. . .In fact we saw--and this is what the project came from--the first stage performance in Germany, Berlin in 1959, of MOSES AND AARON. It was totally a kind of stylization and theatrical abstraction. I detest stylization, all this talk of stylization but, I ask myself, what is it? What style? Not really abstraction obviously, but the costumes aimed at being abstract and stylized, and everything, even the scenes which Schoenberg did not envisage as being danced were danced in the form of a stylized ballet, not even bourgeois ballet but something even more academic. It was a reaction against this that gave me the wish to make a film in 1959, and the idea which immediately raised itself was--it should be in the open air. That was clear.

So to the question "Why Schoenberg?"--it was always a reaction to theatrical mise en scène etc. Now, as to why music?--where music is concerned there are no restrictions, still less because I am not a musician. Eisler didn't have any restrictions in the face of Schoenberg's music, the dialectical musical tissue of his work.

I believe it's possible to do one work, not ten. That's why you cannot make films and engage in political action. You can't have a political action and make films. That's why Lenin said he couldn't listen to music because he was engaged in political action and it was too absorbing. . . And I think a man like Schoenberg has pushed his musical work so far precisely because he repressed everything else and not just politics. For example, he also painted but he himself said that in painting he was an amateur. He did not take the work far in the area of painting.

Well, that's about music, now to return to Eisler who said that what we have is an unbelievable, impossible, very bad text set to irreproachable music. I don't agree with him. For the benefit of those who don't know, it must be said that Schoenberg wrote the text, since most people who write opera compose them around texts by others, and secondly he says in the letter to Webern or the one to Alban Berg. . .

DH  . . .that he transformed his text as the composition of the music progressed. On the other hand there is the third act where for whatever reasons, either he didn't have the time or I don't know what, he didn't write the music. And the text here, in relation to the texts which were set to music, is in some sense a draft. What's interesting for us in the film is to have both a text which has been re-written, tightened up and reduced, re-worked as the music was composed, and another stage in the work of Schoenberg, which is the first stage of work on the text.

What also interests us is the films we make is to leave the various layers, not eliminating anything. This is contrary to a whole Western artistic tradition, bourgeois of course, which consists of destroying, in effacing the traces and destroying these layers. There are other traditions. Western civilization is only a little drop in the bucket. For example the Bible, of which Brecht said when asked what had marked him most: "Don't laugh it was the Bible" and he of course meant the Lutheran tradition. It's a question of epochs--instead of taking away one adds, the things written five hundred years earlier are not removed, they're left. In a film what interests us is the stratification, like in geology.

PG  To what degree was the text changed?

DH  By us? Not at all.

MW  The last line of the libretto though says "Aaron, free, stands up and then falls down dead."

JMS  That's not the last line.

DH  That's the last indication (stage direction).

JMS  Yes, certainly in the film you don't see Aaron fall because we have left Aaron in order to pan round to Moses. He is off and therefore can't fall. I've been told by someone who knows Hegel well (I don't know the text myself), that this is a very precise reference to Hegel. Aaron falls because he no longer has substance.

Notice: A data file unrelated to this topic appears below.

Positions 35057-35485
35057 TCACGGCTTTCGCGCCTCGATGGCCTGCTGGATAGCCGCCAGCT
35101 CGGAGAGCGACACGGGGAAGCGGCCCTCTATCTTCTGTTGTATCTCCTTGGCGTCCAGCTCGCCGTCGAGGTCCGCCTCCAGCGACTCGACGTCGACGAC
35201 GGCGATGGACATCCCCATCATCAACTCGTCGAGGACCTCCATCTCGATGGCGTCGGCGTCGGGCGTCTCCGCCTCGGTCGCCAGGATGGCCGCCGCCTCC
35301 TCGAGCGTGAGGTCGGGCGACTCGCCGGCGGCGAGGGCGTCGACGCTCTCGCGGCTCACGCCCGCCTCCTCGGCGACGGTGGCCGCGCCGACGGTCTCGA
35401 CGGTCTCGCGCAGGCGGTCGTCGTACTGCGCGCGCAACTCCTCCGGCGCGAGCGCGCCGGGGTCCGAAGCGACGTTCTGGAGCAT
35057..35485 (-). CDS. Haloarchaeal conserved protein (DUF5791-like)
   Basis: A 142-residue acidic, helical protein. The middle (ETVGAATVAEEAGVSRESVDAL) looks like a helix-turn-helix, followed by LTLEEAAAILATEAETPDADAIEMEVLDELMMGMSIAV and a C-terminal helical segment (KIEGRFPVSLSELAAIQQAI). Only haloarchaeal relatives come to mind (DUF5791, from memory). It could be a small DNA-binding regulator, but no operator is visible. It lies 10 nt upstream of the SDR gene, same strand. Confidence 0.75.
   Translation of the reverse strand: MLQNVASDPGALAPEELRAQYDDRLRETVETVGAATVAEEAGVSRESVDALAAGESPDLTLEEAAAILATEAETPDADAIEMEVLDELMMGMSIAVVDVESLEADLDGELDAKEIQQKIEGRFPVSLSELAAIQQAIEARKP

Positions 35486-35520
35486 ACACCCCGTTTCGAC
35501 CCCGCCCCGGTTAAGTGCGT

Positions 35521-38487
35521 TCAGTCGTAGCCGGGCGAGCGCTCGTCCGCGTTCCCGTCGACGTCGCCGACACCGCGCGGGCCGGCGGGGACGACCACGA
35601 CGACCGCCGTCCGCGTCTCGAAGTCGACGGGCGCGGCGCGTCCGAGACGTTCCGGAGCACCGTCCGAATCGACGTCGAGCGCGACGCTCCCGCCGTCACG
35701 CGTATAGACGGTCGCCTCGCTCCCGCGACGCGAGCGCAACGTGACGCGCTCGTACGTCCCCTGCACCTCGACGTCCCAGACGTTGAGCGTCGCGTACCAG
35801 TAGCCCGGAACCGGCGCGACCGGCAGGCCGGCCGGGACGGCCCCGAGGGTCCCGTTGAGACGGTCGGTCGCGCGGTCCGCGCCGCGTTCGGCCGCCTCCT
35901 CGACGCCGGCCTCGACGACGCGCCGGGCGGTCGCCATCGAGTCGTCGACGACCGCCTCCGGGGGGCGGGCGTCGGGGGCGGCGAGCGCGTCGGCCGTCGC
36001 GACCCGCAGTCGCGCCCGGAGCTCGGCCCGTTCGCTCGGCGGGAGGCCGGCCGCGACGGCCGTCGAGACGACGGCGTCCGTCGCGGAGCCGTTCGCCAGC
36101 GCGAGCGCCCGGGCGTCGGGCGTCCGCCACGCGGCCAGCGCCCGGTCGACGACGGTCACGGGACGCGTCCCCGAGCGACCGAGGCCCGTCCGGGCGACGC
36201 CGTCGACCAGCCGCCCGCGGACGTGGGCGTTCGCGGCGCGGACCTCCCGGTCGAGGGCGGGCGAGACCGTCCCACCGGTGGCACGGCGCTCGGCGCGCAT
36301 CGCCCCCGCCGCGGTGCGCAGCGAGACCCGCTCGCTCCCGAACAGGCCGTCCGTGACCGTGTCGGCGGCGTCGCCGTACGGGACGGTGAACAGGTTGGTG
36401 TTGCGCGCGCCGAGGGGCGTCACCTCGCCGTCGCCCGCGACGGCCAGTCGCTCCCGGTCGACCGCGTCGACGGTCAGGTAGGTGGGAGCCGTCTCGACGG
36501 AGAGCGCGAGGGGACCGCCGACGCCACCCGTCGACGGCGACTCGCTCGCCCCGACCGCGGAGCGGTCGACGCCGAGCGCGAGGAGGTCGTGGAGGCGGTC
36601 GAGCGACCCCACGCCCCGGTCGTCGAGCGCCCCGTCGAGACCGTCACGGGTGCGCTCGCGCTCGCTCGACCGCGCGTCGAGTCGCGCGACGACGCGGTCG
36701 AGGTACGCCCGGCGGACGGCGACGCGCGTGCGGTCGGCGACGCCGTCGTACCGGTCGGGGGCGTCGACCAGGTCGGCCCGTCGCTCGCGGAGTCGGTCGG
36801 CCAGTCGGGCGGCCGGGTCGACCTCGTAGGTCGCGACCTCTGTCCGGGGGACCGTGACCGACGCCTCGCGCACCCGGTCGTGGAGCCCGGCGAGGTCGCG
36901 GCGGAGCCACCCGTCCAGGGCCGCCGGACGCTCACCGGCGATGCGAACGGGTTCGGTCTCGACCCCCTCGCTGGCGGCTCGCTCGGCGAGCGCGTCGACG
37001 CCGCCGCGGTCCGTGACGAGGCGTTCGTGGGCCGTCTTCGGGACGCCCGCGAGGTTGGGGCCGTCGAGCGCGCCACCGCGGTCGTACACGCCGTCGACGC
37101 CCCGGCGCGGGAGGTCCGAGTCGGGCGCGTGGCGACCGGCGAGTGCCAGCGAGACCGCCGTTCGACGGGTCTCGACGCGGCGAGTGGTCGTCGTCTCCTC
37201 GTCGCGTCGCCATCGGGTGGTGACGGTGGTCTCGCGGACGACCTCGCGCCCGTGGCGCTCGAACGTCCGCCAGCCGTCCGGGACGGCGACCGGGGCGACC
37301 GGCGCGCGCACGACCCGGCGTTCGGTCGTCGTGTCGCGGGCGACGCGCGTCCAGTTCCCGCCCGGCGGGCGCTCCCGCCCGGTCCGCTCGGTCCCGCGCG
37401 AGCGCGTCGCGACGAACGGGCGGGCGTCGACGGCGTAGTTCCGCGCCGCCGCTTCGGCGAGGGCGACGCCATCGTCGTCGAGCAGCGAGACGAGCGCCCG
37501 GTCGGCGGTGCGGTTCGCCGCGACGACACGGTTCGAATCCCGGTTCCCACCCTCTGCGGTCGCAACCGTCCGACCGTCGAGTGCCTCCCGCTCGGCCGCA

But the text was not changed by us, the indications (stage directions), yes.

DH  Another change (in stage directions) is at the beginning, the burning bush. In our work there is no burning bush.

JMS  It is something which is changed so that the voice of the burning bush is no more the voice of the burning bush but already the voice of the people later. And he (Moses) already had mountains behind his head, which Schoenberg did not have. Other things changed, but not the text. But to finish with these questions of the text, and with reference to Eisler, we know the text by virtue of having reheard it, retyped it, translated it into English, French, Italian, we read it over a hundred times and each time we see it stronger. . . therefore I believe Eisler was mistaken on this. From the point of view of the textual tissue, these texts are not far from the work of Brecht. Ideologically, it's another thing of course, but. . . one could even speak of a dialectical texture. . . It is not just the music which pushes things very far in this kind of dialectical tissue, it is also the text.

PG  I didn't understand how you recorded the sound--I must have just not understood what was written in the notes. . .

DH  Every singer has it coming through one ear.

PG  That's what I couldn't figure out, where they got their timing.

DH  And they could hear naturally what was recorded in Vienna.

PG  It was all wired up right?

JMS  But the timing came from the musical director.

DH  And we had the music director Guillaume, as we shot the film because he had to direct them; and the problem for us was to find not only where the camera should stand but also where he had to stay, because when they look at each other or when the chorus looks at them (Moses and Aaron) it's always the right direction but a bit off.

JMS  We anticipated the constraint, each time, of having to find the position. . . this is very, very theatrical, really a work which goes in the direction of what interested Brecht in the sense that the singer sings in two directions. He sings for the person standing in front of him; that is, when it is the chorus, for Aaron or Moses; when it's Moses, for the chorus; or when it is Aaron, for the chorus or Moses. In other words, in each case, he sings for the interlocutor (the person he is singing towards in the action), but also for a slightly displaced pole--we're concerned here with displacements (a staggering)--which is the musical director. And often the real pole for which the singer was singing, was not there: the chorus was effaced, or Moses, when Aaron was responding to them, was not there--often, not always. Most of the time Moses and Aaron are together. So there is a displacement which really creates something more than distanciation.